A SUCCESSFUL ATTEMPT TO ENHANCE SOLUBILITY OF BCS CLASS II DRUG USING LIQUISOLID COMPACT TECHNIQUEHTML Full Text
A SUCCESSFUL ATTEMPT TO ENHANCE SOLUBILITY OF BCS CLASS II DRUG USING LIQUISOLID COMPACT TECHNIQUE
Madhavi Kasturi * 1 and Neelesh Malviya 2
Department of Pharmacy 1, Mandsaur University, Rewas Dewda Road, Mandsaur - 458001, Madhya Pradesh, India.
Faculty of Pharmacy 2, Smriti College of Pharmaceutical Education, Indore - 452010, Madhya Pradesh, India.
ABSTRACT: The main purpose of the current research work is to enhance solubility and dissolution of BCS Class II drug, Flurbiprofen using liquid-solid compact technology. Flurbiprofen is a non-steroidal anti-inflammatory drug indicated for acute and chronic treatment of rheumatoid arthritis, osteoarthritis, and spondylytis. The rationale to select Flurbiprofen as the model drug is that it belongs to BCS Class II, having poor aqueous solubility of 10.45 ± 3.2μg/ml. Hence an attempt was made to enhance solubility, which may further increase the dissolution profile of the drug. In this regard, several liquisolid compact formulations were prepared for flurbiprofen and subjected to evaluation. They were prepared by using PEG 600 as a non-volatile solvent to dissolve the drug and further converted to freely flowing readily compressible powder using Avicel PH 102 as carrier material and Aerosil 200 as coating material. These liquisolid formulations were subjected to pre-compression rheological studies and post-compression evaluation parameters such as hardness, friability, weight variation, content uniformity, disintegration, and in-vitro dissolution. Results of dissolution profile of formulation TF3 showed a maximum release of 98% within 60 minutes, which was 2 folds higher than that of the directly compressed tablet (DCT). The probable reason for improved solubility may be due to improved wettability and greater surface area of drug-exposed to dissolution media. No drug-excipient incompatibility was observed, which was confirmed by FTIR and DSC studies. Finally, it can be concluded that liquisolid compact technique successfully enhanced solubility, which in turn enhanced the dissolution profile of BCS Class II drug Flurbiprofen.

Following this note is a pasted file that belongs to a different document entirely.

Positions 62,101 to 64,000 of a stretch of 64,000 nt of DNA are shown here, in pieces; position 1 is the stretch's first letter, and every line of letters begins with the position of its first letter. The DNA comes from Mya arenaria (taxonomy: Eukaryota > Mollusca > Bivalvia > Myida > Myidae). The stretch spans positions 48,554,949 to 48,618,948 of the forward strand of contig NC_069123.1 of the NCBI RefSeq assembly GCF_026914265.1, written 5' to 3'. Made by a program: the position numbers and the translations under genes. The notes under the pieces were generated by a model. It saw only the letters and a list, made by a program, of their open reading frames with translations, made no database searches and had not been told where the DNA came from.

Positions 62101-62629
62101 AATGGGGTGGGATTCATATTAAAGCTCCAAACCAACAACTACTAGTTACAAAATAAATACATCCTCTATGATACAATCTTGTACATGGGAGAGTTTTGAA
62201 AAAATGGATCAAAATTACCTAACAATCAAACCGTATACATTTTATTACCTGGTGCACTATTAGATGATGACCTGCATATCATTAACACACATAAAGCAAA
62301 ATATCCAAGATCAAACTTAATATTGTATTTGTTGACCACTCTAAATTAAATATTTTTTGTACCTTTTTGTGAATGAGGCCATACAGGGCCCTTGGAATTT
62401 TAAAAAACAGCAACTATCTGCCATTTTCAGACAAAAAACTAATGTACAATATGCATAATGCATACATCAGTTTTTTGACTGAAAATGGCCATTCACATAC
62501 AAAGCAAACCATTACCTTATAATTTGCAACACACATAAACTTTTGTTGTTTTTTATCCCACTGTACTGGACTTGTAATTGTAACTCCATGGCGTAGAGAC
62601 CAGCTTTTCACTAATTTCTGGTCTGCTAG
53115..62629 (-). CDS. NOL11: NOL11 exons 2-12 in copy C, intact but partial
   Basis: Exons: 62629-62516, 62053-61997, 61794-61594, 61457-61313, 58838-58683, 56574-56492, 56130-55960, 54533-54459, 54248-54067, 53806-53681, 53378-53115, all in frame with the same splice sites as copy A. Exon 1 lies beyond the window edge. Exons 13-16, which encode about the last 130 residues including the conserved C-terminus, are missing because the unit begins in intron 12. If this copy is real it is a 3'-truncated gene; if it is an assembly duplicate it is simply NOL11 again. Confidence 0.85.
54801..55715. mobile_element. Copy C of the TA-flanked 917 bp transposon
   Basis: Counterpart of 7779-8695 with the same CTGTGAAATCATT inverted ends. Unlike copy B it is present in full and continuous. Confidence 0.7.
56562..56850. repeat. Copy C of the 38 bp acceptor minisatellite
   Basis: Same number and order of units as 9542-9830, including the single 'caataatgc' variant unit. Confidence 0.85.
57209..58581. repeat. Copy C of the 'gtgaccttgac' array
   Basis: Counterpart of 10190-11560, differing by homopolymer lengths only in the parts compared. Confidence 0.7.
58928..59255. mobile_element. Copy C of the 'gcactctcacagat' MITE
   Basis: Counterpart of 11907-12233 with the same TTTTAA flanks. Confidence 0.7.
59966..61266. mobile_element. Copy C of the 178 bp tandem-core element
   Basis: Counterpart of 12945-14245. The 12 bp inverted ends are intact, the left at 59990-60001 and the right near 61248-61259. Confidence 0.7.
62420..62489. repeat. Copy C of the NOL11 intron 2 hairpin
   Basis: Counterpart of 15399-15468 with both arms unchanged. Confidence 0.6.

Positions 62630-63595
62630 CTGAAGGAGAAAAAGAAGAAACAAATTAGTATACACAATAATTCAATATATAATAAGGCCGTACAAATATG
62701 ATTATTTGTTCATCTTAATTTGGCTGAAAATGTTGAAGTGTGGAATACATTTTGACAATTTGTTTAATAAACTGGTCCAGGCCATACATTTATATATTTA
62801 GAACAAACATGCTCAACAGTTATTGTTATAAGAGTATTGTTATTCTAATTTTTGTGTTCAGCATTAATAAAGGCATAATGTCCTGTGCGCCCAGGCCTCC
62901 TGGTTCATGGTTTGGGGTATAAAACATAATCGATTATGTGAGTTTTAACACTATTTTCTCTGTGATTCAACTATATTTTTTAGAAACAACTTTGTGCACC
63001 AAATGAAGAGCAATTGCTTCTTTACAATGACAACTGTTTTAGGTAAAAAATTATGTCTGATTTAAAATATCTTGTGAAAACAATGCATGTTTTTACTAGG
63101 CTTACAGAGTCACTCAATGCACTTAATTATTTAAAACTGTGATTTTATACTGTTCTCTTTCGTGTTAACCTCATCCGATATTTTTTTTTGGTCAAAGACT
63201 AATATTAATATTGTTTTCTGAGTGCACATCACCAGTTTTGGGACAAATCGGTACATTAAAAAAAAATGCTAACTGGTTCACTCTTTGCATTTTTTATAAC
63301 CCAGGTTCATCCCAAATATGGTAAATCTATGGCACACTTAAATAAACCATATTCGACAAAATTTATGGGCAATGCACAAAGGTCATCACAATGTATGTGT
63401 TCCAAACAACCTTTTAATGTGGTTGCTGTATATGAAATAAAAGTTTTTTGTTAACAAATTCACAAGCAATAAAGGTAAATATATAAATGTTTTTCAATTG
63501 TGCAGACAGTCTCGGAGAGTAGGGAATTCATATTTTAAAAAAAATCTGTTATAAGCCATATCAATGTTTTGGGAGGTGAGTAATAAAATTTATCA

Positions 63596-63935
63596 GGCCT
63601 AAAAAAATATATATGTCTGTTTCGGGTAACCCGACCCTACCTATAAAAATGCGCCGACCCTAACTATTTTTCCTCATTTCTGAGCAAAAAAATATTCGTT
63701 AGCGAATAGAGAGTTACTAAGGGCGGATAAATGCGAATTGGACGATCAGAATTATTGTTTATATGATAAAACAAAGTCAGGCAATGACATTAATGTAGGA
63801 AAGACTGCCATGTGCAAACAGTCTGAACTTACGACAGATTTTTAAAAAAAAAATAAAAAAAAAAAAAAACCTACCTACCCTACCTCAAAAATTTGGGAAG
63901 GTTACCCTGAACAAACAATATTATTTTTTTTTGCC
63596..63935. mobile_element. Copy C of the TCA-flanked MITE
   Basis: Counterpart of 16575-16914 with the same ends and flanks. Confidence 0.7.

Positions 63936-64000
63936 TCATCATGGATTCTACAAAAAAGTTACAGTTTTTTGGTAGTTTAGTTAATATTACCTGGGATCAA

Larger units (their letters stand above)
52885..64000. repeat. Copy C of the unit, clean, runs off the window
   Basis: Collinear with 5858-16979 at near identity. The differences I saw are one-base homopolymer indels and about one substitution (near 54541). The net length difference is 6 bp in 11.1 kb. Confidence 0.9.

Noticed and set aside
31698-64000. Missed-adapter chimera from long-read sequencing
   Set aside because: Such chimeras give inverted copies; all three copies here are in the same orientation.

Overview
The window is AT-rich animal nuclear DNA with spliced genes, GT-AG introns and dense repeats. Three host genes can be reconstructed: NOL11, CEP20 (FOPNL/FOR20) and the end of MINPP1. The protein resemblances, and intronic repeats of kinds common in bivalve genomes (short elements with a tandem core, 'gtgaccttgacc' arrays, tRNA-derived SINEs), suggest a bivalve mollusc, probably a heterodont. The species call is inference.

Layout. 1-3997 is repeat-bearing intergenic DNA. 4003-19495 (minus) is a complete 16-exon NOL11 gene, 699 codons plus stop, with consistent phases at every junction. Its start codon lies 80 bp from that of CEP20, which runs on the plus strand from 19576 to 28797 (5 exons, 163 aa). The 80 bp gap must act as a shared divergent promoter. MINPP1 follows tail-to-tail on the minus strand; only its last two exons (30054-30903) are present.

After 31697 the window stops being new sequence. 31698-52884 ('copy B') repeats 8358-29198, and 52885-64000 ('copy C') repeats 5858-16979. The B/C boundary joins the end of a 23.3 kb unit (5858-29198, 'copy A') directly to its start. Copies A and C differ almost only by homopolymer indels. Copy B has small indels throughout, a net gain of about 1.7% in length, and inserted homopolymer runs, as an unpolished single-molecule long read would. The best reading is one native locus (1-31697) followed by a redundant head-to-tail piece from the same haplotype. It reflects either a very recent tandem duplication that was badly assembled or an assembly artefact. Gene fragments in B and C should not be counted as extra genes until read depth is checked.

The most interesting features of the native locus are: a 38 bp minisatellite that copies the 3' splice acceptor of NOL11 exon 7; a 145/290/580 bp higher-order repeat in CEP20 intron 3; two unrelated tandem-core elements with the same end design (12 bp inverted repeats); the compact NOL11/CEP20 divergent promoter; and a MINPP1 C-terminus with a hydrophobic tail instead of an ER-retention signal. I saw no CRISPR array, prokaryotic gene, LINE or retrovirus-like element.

Flurbiprofen, Liquisolid technique, Carrier material, Coating material, Solubility enhancement
INTRODUCTION: One of the major challenges faced by formulation scientists nowadays in pharmaceutical industries is solubility and dissolution enhancement of orally administered solid dosage forms of poorly water-soluble drugs. Poorly water-soluble drugs are associated with slow drug absorption leading eventually to inadequate and variable bioavailability 1.
Earlier, several techniques have been employed to enhance the dissolution profile and, in turn, the absorption efficiency and bioavailability of poorly water-soluble drugs.